Why Does My Basement Get Wet After It Rains?

Man Standing In Puddle of Water In His Basement

Water in the basement after a storm is the last thing anyone needs. It's stressful and frustrating.

But we have good news: You're not alone. In fact, 60% of American homes deal with this exact problem. The bad news, though, is it's a huge issue that should be addressed sooner rather than later.

In this blog, we'll explore some of the reasons why basements can get wet when it rains and what you can do to prevent it. 

Why do basements get wet when it rains?

A bad home drainage system causes most basement water issues. This includes gutters, downspouts, soil grading, sump pumps, and improperly sealed windows. There are also a few scientific reasons why basements are susceptible to water leaks.

Hydrostatic pressure

Hydrostatic pressure in the basement

Your underground basement blocks the natural movement of water. Instead of rainwater naturally moving down, it gets stuck in the soil surrounding your home. And here's the thing. Water is really heavy; tens of thousands of pounds heavy.

So when the soil around your basement gets saturated after rainfall, the weight of the water pushes against your walls with increasing force. Think of it as a really aggressive hug from Mother Nature.

If your walls can't handle the pressure, they'll start to crack and bow. And once that happens, water will enter your home.

But this isn't the only thing that's happening. The clay bowl effect is also at play here.

Saturated soil pressing on basement walls, hydrostatic pressure

The clay bowl effect:

Before your house was a house, it was a plot of land. When developers decided to build your house, they excavated the soil, dug a bowl-shaped hole, laid the foundation, and built your basement walls. Some of the soil they excavated was returned to fill any gaps.

But this soil is not what it once was. Because it was moved around, it’s softer, looser, and less dense. This loose soil, called backfill, absorbs more water than the untouched hard soil.

Clay Bowl Effect Illustration

Because of this, there’s now a “clay bowl” around your home. Which means that every time it rains, water will collect in this artificial water table and enter through the cracks in your foundation.

Where is the water coming from in the basement?

If you have water in the basement, the first step is figuring out the entry point. There are a few areas where water can enter from.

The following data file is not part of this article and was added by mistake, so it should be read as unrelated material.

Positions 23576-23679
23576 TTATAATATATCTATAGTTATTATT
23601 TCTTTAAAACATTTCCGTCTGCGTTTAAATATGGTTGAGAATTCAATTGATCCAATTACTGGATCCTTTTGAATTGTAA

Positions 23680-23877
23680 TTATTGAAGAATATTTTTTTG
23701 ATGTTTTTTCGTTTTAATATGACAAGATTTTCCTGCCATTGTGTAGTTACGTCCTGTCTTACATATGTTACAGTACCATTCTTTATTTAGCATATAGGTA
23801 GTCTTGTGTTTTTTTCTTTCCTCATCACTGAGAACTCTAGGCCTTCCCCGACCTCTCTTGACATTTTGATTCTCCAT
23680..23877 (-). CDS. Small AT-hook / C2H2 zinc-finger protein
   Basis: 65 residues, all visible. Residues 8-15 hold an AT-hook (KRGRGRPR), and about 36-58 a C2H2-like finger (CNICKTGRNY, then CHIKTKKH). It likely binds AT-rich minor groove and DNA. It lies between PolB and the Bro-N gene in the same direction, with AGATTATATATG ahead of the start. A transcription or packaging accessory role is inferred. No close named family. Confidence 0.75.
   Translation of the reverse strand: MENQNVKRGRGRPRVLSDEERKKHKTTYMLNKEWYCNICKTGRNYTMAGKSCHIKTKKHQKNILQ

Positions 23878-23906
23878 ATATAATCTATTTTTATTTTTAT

1. Walls. Water can seep through the cracks in your basement walls. 
  2. Floor. If your floor is damp, you could have a foundation settlement problem or clogged drainage system.
  3. Windows. Windows or vents can leak a significant amount of water if the frames are rusty or corroded. Window wells can also fill with water and snow if the drain is clogged.
  4. Joints. If you find water where your basement floor meets the wall, then your home might be experiencing hydrostatic pressure, and the water is seeping through the joints.

Water where the basement wall and floor meet

How to prevent water in the basement

Now that you understand why your basement is getting wet, let's discuss ways to prevent it.

1. Clean gutters and downspouts

Clogged gutters can overflow and cause water to pool around your foundation. To prevent this, clean them regularly and keep them free of debris to ensure water is properly directed away from your home. In addition, make sure downspouts are extended at least six feet from the house.

Gutters filled with debris, leaves, and standing water

2. Improve grading

The soil around your house should slope away, not towards the foundation. To fix, add soil around the foundation to create a proper slope. It might be best to work with a landscaper for this project.

3. Clean window wells

If there’s a puddle of water in your window wells, there’s something wrong. Locate the drain in the well and use a garden hose to test if it’s working properly (if you can’t find a drain, there’s your problem). Debris and leaves can clog the drain, which can be the source of water leaking.

4. Repair foundation cracks

If you notice any cracks in your foundation, you should have them repaired immediately. If they’re small and not leaking a lot, an interior sealant might fix it. But if it’s a severe crack or a lot of water, it’s best to contact a professional foundation repair company to determine the best course of action.

5. Install a basement waterproofing system

If your basement is frequently getting wet after it rains, investing in basement waterproofing will be the best option for you. Basement waterproofing systems include a drainage pipe, sump pump, vapor barrier, and French drain system. It prevents hydrostatic pressure, mold growth, and leaks.

Basement waterproofing system before and after

Prevent water damage and protect your home

A wet basement can be a frustrating problem, but it's not an unsolvable one. Understanding the reasons why basements get wet is the first step in prevention. By taking the steps outlined above, you can help prevent water damage and protect your home. If you need help with repairs or waterproofing, contact us today to schedule a free inspection. We'd love to fix your wet basement once and for all.

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